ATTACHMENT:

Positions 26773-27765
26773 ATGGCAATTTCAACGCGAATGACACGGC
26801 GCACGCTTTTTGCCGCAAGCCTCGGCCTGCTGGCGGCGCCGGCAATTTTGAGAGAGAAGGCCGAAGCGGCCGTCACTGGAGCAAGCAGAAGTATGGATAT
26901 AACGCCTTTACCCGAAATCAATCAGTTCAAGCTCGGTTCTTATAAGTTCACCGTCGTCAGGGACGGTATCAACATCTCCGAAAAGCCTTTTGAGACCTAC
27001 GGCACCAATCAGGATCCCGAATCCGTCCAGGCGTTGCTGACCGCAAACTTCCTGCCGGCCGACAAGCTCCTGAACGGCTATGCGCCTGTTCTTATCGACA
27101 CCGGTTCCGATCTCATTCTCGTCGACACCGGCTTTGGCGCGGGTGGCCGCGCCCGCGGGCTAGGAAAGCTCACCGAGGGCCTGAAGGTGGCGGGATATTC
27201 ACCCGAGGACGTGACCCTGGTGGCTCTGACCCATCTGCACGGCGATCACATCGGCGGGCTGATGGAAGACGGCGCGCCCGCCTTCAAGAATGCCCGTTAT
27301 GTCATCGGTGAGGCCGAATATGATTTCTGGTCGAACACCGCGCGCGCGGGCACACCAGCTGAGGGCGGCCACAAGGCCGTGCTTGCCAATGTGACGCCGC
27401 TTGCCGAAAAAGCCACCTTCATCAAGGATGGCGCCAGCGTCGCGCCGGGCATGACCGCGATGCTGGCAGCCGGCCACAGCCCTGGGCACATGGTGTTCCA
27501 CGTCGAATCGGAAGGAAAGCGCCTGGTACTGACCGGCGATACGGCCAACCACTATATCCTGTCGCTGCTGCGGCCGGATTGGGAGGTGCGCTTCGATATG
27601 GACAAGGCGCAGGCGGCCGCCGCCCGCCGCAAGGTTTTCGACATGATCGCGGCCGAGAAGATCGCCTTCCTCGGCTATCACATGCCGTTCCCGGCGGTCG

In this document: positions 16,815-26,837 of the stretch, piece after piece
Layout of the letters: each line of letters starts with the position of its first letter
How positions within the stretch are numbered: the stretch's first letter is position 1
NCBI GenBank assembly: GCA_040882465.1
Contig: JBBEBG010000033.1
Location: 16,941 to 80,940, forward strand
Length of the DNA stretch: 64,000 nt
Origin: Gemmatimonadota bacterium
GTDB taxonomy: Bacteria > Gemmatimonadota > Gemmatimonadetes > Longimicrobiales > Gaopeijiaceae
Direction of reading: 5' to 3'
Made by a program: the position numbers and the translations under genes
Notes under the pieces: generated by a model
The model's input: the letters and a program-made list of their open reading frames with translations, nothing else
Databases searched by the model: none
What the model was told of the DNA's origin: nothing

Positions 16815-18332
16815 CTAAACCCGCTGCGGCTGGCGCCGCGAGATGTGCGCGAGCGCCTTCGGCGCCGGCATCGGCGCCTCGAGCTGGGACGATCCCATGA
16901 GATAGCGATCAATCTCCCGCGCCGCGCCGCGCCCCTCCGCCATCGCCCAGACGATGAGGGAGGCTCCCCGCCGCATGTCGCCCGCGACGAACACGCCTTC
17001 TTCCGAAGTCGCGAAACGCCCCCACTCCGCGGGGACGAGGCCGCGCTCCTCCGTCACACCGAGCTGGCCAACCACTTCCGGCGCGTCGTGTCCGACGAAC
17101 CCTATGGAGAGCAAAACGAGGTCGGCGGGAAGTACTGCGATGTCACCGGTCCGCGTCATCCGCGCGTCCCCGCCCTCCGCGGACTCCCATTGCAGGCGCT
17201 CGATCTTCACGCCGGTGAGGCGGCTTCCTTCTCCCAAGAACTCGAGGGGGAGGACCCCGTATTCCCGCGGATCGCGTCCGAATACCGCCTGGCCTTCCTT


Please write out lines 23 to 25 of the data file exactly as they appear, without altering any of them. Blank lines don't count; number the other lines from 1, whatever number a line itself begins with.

Notes under the pieces: generated by a model
The model's input: the letters and a program-made list of their open reading frames with translations, nothing else
Databases searched by the model: none